Our study also has limitations. The study population included patients with covid-19 with known SGTF status from three laboratories providing community testing. These laboratories do a large proportion of tests from across the country (41.0% of positive cases over the study period), but geographic distribution can vary depending on capacity from other available laboratories. The adjusted model accounted for these potential geographical differences in testing coverage. The community based population excluded patients whose covid-19 was diagnosed after they presented directly to emergency or other healthcare services. Patients who present directly to healthcare services may have more severe disease than those whose diagnosis results from community testing. Community testing is largely self-selected, and we cannot control for the possibility that testing patterns may have differed between patients infected with the B.1.1.7 variant and patients infected with wild-type variants. Some evidence suggests that people infected with the B.1.1.7 variant are more likely to experience symptomatic disease compared with other infected patients,22 but whether the B.1.1.7 variant is also associated with more severe symptoms in the subset who experience symptoms is unknown.
Our analysis is limited by a lack of data on comorbidity and obesity, which are risk factors for hospital admission with covid-19.20 Previous studies have, however, not noted any association between B.1.1.7 status and body mass index or comorbidity in patients with covid-19.89 Hence, we do not expect that these potential confounders were strongly associated with SGTF status. Furthermore, they were accounted for indirectly through age, sex, ethnicity, and deprivation. In light of the finding that the risk of hospital admission for patients infected with the B.1.1.7 variant increased with age, further research is needed to understand whether the severity associated with the B.1.1.7 variant is modified by age and associated factors such as comorbidity and obesity.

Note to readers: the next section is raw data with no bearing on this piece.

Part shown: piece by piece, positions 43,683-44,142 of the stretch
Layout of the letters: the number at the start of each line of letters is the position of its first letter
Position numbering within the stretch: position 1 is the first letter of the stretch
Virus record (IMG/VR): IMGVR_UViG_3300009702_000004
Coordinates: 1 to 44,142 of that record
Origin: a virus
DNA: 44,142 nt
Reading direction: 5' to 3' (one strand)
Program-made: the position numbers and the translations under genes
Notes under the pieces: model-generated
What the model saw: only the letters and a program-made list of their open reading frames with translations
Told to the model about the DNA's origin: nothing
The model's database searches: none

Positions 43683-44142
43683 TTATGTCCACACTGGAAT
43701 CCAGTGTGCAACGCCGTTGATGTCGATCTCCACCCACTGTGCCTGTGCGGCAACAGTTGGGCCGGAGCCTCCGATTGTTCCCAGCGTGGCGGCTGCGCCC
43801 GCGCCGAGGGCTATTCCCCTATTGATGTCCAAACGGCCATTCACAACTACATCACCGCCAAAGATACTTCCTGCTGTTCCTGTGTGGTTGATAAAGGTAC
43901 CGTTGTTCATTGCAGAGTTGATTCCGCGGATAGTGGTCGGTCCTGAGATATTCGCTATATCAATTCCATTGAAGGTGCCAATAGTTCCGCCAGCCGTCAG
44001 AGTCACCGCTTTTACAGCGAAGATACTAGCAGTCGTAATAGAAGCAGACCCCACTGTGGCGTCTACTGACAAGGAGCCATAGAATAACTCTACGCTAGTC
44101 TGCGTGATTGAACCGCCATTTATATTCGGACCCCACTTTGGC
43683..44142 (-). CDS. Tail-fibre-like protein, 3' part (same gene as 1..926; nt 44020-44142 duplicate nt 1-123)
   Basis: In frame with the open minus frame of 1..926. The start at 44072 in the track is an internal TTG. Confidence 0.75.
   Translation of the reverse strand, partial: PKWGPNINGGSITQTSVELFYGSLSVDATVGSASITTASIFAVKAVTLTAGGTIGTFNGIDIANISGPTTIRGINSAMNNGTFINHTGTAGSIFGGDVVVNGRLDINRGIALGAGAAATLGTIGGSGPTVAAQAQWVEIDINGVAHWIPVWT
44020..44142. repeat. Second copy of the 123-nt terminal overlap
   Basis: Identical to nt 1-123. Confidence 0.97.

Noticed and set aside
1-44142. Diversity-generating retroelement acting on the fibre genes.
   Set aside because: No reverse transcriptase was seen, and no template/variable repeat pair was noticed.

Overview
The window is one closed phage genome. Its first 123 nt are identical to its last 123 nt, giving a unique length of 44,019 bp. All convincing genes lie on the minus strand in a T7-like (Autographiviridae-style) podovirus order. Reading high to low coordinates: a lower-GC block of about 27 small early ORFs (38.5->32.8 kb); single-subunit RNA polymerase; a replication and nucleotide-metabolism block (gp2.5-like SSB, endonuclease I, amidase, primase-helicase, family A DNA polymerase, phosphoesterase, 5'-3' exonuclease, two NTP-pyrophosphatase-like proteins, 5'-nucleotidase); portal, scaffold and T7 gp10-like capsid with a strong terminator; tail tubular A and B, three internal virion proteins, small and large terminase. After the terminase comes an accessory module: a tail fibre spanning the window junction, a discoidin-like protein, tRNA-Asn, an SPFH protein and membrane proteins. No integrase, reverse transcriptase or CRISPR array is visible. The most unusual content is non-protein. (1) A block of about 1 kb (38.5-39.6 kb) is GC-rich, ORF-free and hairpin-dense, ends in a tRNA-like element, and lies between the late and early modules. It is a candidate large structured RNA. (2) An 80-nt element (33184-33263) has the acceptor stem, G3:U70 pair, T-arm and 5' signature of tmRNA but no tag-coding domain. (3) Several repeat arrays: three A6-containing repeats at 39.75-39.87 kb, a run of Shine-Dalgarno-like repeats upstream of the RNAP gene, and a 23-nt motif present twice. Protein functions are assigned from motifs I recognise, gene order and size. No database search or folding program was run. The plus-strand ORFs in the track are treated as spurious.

The analysis uses SGTF status, which is a proxy test for the B.1.1.7 variant. However, any non-differential misclassification is likely to result in a small bias towards the null, and the available sequencing data indicate that the positive and negative predictive values of the SGTF test were >90% during the studied period.2
Healthcare recommendations for patients with covid-19 did not differ by SARS-CoV-2 variant, but the B.1.1.7 variant and the reports of its increased severity saw great media attention over the studied period, and this might have affected the healthcare seeking behaviour of patients with covid-19. However, the assessment of SGTF was done for surveillance purposes, and the SGTF status was not routinely provided to patients or their healthcare providers, so we have no reason to believe that healthcare seeking behaviour differed by SGTF status. Consistently, we observed no significant variation in the hazard ratio for patients with or without SGTF variants by calendar week.